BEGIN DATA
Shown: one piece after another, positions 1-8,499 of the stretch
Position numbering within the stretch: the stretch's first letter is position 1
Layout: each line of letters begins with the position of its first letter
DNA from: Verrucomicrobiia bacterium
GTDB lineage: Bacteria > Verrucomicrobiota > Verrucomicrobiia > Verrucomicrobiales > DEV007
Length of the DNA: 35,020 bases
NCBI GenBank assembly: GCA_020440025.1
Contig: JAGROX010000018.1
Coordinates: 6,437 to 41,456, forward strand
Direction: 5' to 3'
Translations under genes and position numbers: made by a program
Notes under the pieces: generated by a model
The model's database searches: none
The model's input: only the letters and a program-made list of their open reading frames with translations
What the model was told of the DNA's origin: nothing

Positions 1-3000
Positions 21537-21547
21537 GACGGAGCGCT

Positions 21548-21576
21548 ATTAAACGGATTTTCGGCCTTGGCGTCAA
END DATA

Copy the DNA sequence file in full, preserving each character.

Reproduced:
Shown: one piece after another, positions 1-8,499 of the stretch
Position numbering within the stretch: the stretch's first letter is position 1
Layout: each line of letters begins with the position of its first letter
DNA from: Verrucomicrobiia bacterium
GTDB lineage: Bacteria > Verrucomicrobiota > Verrucomicrobiia > Verrucomicrobiales > DEV007
Length of the DNA: 35,020 bases
NCBI GenBank assembly: GCA_020440025.1
Contig: JAGROX010000018.1
Coordinates: 6,437 to 41,456, forward strand
Direction: 5' to 3'
Translations under genes and position numbers: made by a program
Notes under the pieces: generated by a model
The model's database searches: none
The model's input: only the letters and a program-made list of their open reading frames with translations
What the model was told of the DNA's origin: nothing

Positions 1-3000
Positions 21537-21547
21537 GACGGAGCGCT

Positions 21548-21576
21548 ATTAAACGGATTTTCGGCCTTGGCGTCAA